CQE is a valuable tool for employers and employees

The State of Ohio would need a forest’s worth of trees to print every law on its books, which is why many law offices only utilize the online version of the Ohio Revised Code. “The text is massive,” attorney Sasha Naiman said, stretching her hands as far apart as possible.

“There are almost 1,000 laws that limit what a person with a criminal record can do,” she said, “and about 650 of those affect employers.”

In her role as Deputy Director of the Ohio Justice & Policy Center, Naiman is familiar with the many laws that restrict individuals with a past conviction – and one valuable law that can lift those restrictions.

Ohio offers a Certificate of Qualification for Employment (CQE), which allows job-seekers to pursue jobs or professional licenses in fields where they otherwise would be disqualified by having a criminal record, such as childcare or healthcare. It also relieves the employer of some liability when hiring such individuals.

“It is meant to be a tool that helps both sides,” Naiman said. “It opens doors that might have been closed.”

A CQE does not seal or expunge a criminal record, it does not guarantee the job-seeker will get hired, and it does not guarantee that he or she will not commit another offense. But it allows the state to vet an individual based on his or her behavior since the last offense, rather than judge them solely by their criminal record.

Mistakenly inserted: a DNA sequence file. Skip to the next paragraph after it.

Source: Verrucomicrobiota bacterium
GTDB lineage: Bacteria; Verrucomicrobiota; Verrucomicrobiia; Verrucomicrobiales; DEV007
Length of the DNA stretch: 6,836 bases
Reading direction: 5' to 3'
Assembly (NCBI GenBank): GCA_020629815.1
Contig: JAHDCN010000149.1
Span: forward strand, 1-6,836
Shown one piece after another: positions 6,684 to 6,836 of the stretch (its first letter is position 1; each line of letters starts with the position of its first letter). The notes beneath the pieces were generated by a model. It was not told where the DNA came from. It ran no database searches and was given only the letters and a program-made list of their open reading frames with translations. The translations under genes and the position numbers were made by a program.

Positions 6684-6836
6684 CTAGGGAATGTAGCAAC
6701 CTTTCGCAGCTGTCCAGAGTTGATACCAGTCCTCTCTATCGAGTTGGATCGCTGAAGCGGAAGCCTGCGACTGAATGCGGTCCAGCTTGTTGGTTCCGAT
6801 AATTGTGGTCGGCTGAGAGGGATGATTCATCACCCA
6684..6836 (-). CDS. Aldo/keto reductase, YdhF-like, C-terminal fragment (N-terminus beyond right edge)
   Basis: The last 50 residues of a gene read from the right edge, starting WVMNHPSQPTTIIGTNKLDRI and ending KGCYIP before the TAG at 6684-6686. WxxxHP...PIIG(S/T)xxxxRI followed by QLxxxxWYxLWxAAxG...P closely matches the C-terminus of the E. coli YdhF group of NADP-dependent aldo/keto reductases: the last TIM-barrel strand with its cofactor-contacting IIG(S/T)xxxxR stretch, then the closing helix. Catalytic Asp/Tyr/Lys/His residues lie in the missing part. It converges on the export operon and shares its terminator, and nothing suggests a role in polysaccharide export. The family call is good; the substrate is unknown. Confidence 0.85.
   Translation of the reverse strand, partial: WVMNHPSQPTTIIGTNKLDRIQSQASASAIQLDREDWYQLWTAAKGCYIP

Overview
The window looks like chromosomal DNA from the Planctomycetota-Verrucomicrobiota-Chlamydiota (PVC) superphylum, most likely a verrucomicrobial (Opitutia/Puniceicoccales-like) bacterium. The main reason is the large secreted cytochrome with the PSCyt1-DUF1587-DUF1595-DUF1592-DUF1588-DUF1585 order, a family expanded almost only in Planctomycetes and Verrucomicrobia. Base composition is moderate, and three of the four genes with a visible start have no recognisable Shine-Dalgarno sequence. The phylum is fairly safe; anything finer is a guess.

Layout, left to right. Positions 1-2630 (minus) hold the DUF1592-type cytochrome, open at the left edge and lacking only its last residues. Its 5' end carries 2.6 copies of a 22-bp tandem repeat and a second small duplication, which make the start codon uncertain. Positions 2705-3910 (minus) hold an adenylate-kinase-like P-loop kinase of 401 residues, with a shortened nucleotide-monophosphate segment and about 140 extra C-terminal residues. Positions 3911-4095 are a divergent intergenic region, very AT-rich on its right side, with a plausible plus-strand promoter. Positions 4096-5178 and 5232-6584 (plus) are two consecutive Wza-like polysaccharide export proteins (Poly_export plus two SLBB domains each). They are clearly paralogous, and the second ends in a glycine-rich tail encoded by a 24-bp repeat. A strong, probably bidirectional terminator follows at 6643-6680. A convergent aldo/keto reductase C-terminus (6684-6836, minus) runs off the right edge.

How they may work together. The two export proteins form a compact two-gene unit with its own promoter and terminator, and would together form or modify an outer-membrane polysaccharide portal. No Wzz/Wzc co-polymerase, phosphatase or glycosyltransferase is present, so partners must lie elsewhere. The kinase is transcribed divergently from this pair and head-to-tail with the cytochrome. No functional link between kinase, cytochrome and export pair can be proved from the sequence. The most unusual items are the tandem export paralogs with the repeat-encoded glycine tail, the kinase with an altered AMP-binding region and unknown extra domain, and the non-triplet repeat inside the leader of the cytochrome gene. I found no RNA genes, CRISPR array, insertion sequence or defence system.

It is an intense process that usually takes 2 – 6 months from application to resolution. First, the job-seeker must wait until a certain amount of time has passed since their most recent offense (generally, 6 months for a misdemeanor or 1 year for a felony, but there are exceptions that allow an individual to apply sooner). Then the job-seeker must apply through the Ohio Department of Rehabilitation and Corrections, provide references, submit evidence of positive behavior, and explain why they want a CQE. A Common Pleas Court judge reviews the application and may require the job-seeker to appear in court for a hearing.

Since the CQE was created in 2012, 201 individuals have applied for it in Hamilton County and 182 have been approved, a 91 percent success rate. Statewide, about 80 percent of applications have been approved, according to data released by the Ohio Department of Rehabilitation and Correction.

A 2016 study by researchers from Yale University showed that job seekers with no criminal record and those with a felony conviction and a CQE had almost an equal chance of being invited to interview for a position, while job seekers with a felony conviction and no CQE received about one-third as many invitations. Without a CQE, Naiman said, employers are “removing potentially the best candidates because of something that happened years ago.”

The CQE serves two primary roles:

  1. It gives a job-seeker the legal right to pursue a job or professional certification that otherwise would be off-limits to someone with a criminal record, and
  2. It grants employers immunity from negligent-hiring liability.

Naiman said it is “very rare” that an employer is sued for negligent-hiring, even if they hired someone with a criminal record who later misbehaved. Still, she said, she hears from plenty of employers who are afraid of such lawsuits. The CQE protects those employers, allowing them to evaluate a job-seeker based on his or her fitness for the job rather than a fear of being sued.

“A person with a criminal record is not a felon. They are not an ex-con. They are a person,” Naiman said. “And they might be the right person for your job.”